The Ku Klux Klan 2 Essay Research

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The Ku Klux Klan 2 Essay, Research Paper The Ku Klux Klan The KU KLUX KLAN is a group of white secret societies who oppose the advancement of blacks, Jews, Gays and other Minority groups. The Ku KLux Klan also known as the KKK or the Klan, Is active in The United States of America and Canada. It often uses violence to achieve its goal in society. The KKK members wear robes and hoods, and burn crosses at their outdoor meetings. They will also burn crosses to scare non-members. The KKK was formed as a social club by a group of confederate army veterans in Pulaski, Tenn., in 1866, but still goes on today. A former confederate general , was the first Klan Leader , called the Grand Wizard. The group took its name from the Greek word kyklos, meaning circle, and the English word

clan. Klan members, who believed in the superiority of whites, soon began to terrorize blacks to keep them from voting or exercising the other rights they had gained during Reconstruction, the period following the end of the American Civil War in 1865. The Klan threatened, beat, and murdered many blacks in the South. To hide their identity, Klan terrorists wore robes and hoods, draped sheets over their horses, and rode at night. The KKK spread rapidly throughout the Southern United States and became known # as the Invisible Empire. Its attacks helped drive blacks out of Southern political life. In 1871, Congress passed the Force Bill, which gave the President the authority to use federal troops against the Klan. The KKK soon disappeared. They then returned to Society in the early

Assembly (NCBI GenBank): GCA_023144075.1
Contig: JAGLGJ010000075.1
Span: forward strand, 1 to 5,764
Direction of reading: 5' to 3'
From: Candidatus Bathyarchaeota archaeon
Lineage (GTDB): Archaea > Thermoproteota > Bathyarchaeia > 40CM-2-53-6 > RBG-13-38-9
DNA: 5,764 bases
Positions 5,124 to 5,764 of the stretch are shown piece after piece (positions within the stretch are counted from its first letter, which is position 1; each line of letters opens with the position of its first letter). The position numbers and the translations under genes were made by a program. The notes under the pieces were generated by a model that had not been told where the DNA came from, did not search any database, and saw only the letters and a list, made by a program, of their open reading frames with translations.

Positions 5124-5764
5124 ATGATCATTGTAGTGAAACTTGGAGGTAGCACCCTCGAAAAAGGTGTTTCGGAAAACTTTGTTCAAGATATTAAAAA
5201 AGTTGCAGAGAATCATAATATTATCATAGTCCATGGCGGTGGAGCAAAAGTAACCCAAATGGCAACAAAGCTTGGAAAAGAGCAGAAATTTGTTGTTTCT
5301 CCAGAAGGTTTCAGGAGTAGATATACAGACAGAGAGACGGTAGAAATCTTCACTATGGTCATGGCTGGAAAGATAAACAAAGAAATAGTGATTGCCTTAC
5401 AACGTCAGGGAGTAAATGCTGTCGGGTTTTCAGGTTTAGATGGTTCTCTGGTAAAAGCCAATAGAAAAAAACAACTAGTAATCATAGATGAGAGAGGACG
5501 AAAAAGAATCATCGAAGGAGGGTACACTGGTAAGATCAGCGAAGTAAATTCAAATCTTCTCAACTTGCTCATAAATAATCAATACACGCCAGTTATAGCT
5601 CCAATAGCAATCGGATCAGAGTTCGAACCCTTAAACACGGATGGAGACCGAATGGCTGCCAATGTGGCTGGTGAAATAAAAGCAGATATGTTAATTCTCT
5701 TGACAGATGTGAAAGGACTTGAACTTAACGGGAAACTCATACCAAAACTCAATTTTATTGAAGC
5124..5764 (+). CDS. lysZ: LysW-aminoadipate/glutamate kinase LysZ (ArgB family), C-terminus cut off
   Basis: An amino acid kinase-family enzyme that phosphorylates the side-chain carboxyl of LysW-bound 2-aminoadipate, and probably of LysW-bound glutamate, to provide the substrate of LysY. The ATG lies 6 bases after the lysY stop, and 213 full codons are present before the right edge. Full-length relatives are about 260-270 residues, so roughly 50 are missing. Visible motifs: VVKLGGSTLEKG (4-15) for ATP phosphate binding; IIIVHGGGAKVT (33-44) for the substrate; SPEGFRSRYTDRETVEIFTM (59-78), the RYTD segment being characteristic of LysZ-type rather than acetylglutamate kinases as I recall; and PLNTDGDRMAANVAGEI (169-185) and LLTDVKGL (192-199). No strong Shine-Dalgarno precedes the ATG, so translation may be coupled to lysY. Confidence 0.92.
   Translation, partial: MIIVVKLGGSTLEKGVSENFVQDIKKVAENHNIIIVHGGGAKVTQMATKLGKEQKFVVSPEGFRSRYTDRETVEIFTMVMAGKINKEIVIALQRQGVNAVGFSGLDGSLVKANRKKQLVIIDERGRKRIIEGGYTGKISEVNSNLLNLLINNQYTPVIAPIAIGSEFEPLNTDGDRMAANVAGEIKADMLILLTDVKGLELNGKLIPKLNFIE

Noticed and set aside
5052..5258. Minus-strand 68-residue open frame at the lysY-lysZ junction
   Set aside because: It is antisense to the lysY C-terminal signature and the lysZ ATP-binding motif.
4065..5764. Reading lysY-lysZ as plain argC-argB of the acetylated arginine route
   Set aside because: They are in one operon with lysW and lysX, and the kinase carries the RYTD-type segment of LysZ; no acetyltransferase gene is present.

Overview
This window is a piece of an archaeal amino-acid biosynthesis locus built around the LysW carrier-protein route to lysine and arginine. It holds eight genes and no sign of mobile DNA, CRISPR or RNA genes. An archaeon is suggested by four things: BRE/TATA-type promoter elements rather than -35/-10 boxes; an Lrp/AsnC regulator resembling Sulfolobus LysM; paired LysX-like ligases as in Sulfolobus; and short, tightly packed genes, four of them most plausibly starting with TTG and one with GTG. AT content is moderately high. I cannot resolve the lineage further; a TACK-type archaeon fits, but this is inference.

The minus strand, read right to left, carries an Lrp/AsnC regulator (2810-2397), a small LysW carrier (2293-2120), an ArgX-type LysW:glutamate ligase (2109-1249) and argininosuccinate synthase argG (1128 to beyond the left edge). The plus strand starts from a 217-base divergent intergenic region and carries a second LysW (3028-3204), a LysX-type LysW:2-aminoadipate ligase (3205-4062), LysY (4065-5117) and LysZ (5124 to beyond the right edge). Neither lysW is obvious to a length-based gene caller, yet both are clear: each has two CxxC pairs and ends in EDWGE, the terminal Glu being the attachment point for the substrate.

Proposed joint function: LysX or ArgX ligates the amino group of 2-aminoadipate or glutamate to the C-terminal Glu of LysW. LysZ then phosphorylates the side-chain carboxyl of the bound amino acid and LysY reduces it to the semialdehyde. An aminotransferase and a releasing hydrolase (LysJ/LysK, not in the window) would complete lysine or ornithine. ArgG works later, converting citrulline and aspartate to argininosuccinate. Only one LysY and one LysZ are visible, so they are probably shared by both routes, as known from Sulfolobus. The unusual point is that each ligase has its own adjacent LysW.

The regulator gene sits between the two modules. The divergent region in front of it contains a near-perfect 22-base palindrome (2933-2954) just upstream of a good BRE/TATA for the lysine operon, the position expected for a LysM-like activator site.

1900’s. In 1915, William J. Simmons, a former Methodist clergyman, organized a new Klan in Atlanta, Ga., as a patriotic, society. The Klan directed its activities against groups it considered un-American, including blacks, immigrants, Jews, and particularly Roman Catholics. The KKK grew rapidly and by the mid-1920’s had more than 2 million members throughout the country. The Invisible Empire of the 1920’s was neither centered in the southern and rural areas, and wasn’t all about white supremacists, violence. It was lead by an Atlanta fraternal organizer and first gained popularity on the national scene in the wild years after the end of World War I. The Ku Klux Klan then presented themselves as the defender of Americanism and the savior of Christian ideals. It received a

charter in 1916 as a “patriotic secret, social , benevolent order,” but found many occasions to abuse Catholicism, integration, Judaism, immigration, and internationalism as threats to traditional American values. Enrolling over two million members between 1920 and 1926, the Klan commanded almost as much support as organized labor and was described with great accuracy by journalist Stanley Frost as “the most vigorous, active, and # effective force in American life outside business.” The first nationwide notice of the Ku Klux Klan came in the fall of 1921. On September 6, after months of research by Rowland Thomas, the New York World began a three-week exposure of the secret order, with great concern on its more violent aspects. Carried by eighteen leading newspapers, the

articles documented Klan purposes ideals, and practices. The World estimated its combined strength in forty-five states as five hundred thousand and, on September 19, 1921, it listed 152 separate outrages connected to the Invisible Empire, including four murders, forty-one floggings and twenty-seven tar-and-feather parties. White supremacy was a basic part of the Klan in the South, but urban klan members took up the club even more violently towards the Roman Catholics. In 1922, the Klan attempted to intimidate the Atlanta Board of Education into dismissing Catholics from teaching assignments and threatened the lives of board members. Local employers were urged to fire Catholic workers, while merchants with ” Roman” sympathies were boycotted. Even the city council was infected